How poor sleep affects your body

November 6, 2015 - 06:25

Cells can age prematurely if we don’t get enough quality sleep.

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Less than seven hours of sleep every night can cause your cells to age prematurely by upwards of ten years shows new research. (Photo: Shutterstock)

One in ten of us live with chronic sleeping problems and fatigue during the day. But what actually happens inside our bodies when we don’t get enough sleep?

The results of a new study based on 30 pairs of twins suggests that less than seven hours of sleep is bad for our health and leads to poor cell function.

"When the twins slept for 90 minutes less than they should--for a prolonged period--their cell function seemed to be reduced to a level equivalent to that of someone 10 years older," says co-author Jonas Mengel-From, associate professor at the University of Southern Denmark.

Less than seven hours of sleep a night caused a reduction in so-called mitochondrial DNA copies in the participants’ blood cells. Mitochondria are like the power source of a blood cell: cells function much better when more mitochondrial DNA copies are available, and we feel fresher as a result.

The new results are published in the journal Sleep.

Sleep affects our health and longevity

Associate Professor Tinna Stevnsner from the Department of Molecular Biology and Genetics, Aarhus University, Denmark, describes the results as exciting. Stevnsner, who studies aging processes, was not a part of the new study.

"Although the study consists of relatively few people, it’s well made and takes a lot of factors into account. So I’d say that it provides good evidence that sleep can affect mitochondrial function and thus our health and longevity," she says.

The results are in line with a previous study that showed a connection between having a shorter lifespan and having fewer copies of mitochondrial DNA in the blood.

Identical twins demonstrate the power of sleep

Mengel-From and colleagues observed the sleep behaviour of 30 pairs of identical twins for 15 nights in a row.

The twins were, on average, 42 years old, and were carefully selected for the study based on their individual sleep patterns: one twin would be a good sleeper and typically sleep between seven and nine hours each night. The other twin would normally sleep for less than seven hours.

Facts

Better sleep for better health

Mengel-From suggests that the effect might be reversible. Good sleep can probably increase the number of mitochondrial DNA copies, he says.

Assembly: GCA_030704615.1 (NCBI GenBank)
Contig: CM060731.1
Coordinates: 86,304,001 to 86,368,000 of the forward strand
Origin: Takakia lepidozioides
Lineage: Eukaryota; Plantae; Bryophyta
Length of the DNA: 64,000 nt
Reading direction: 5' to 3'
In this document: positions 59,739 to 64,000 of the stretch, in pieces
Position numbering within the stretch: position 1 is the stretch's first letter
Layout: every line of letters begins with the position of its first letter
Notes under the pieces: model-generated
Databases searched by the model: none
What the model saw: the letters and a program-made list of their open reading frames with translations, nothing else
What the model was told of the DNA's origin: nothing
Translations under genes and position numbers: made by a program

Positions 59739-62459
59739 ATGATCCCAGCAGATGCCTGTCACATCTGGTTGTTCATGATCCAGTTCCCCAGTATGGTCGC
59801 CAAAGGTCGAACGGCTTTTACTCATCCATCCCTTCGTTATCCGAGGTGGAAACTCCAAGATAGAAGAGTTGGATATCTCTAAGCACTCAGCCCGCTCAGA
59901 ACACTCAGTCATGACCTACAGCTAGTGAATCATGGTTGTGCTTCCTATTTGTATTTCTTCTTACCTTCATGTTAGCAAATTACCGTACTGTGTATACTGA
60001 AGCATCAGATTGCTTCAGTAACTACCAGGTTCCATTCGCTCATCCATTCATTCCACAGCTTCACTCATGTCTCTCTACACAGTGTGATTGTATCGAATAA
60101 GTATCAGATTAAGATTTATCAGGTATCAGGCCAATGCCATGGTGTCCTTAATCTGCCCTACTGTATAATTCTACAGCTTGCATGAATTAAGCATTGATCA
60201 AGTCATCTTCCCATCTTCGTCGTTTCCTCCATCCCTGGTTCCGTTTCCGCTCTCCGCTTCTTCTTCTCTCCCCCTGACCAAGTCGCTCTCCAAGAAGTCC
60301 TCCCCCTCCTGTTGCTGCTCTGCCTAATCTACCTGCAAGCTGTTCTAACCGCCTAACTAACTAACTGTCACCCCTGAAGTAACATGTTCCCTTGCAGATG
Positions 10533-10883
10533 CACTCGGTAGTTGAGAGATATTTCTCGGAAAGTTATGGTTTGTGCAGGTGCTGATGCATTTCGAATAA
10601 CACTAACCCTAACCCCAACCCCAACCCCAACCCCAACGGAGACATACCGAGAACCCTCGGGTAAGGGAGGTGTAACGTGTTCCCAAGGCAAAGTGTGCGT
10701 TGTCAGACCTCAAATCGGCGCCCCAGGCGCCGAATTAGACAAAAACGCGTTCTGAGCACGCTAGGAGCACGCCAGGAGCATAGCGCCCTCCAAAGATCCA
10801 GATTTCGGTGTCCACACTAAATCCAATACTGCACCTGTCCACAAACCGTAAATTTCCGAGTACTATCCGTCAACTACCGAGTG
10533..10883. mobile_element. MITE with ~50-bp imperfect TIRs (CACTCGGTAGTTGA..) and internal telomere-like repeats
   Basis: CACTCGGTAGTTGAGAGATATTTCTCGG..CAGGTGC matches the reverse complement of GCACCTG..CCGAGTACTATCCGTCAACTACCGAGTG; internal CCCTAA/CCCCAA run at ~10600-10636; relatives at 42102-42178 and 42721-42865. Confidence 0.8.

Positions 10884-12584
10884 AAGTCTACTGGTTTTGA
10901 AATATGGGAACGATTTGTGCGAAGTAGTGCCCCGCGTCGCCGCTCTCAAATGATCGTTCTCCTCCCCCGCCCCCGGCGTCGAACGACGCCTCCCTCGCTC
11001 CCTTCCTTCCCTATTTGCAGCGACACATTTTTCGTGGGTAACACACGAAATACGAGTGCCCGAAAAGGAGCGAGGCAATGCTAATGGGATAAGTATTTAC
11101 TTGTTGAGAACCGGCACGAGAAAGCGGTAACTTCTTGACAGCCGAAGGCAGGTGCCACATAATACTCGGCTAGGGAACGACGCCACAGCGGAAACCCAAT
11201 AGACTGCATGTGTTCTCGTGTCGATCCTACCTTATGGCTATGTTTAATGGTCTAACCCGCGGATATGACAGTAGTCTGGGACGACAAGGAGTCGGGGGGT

"I would say it’s possible to restore mitochondrial function and thus the number of mitochondrial DNA copies," says Mengel-From.

"Mitochondria are greatly influenced by our lifestyle,” he says.

Too little sleep puts strain on the body and damages the cells. But a switch to better sleeping habits can give the body time to regenerate and make it function optimally again, says Mengel From.

A so-called actigraph--a device placed around the wrist that registers movement--monitored how well and for how long the participants’ slept.

When the experiment had finished, the scientists analysed the number of mitochondrial DNA copies in the white blood cells of all the participants. They found that people who did not sleep enough, and had a restless sleep, also had the lowest copies of mitochondrial DNA.

Lack of sleep makes cells appear 10 years older

Twins who slept for the least number of hours had the same number of mitochondrial DNA copies as healthy people who were ten years their senior.

“Their cell function seems to be reduced by ten years just by sleeping 90 minutes less than they should on a regular basis," says Mengel-From.

The number of mitochondrial DNA copies is a good indicator of cell function, so a lack of quality sleep could lead to premature aging of the body’s cells, says Mengel-From.

Stevnsner points out that the results need to be confirmed by other studies.

"The results must be confirmed by a larger study with more participants before we can be sure of the findings,” he says.

“It's a great idea to use identical twins, as you can rule out that differences in genes created the differences in the number of mitochondrial DNA copies. They can also confirm to what extent the number of mitochondrial DNA copies in the blood reflects mitochondrial function," says Stevnsner.

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Read the Danish version of this story on Videnskab.dk
 

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Translated by
Catherine Jex

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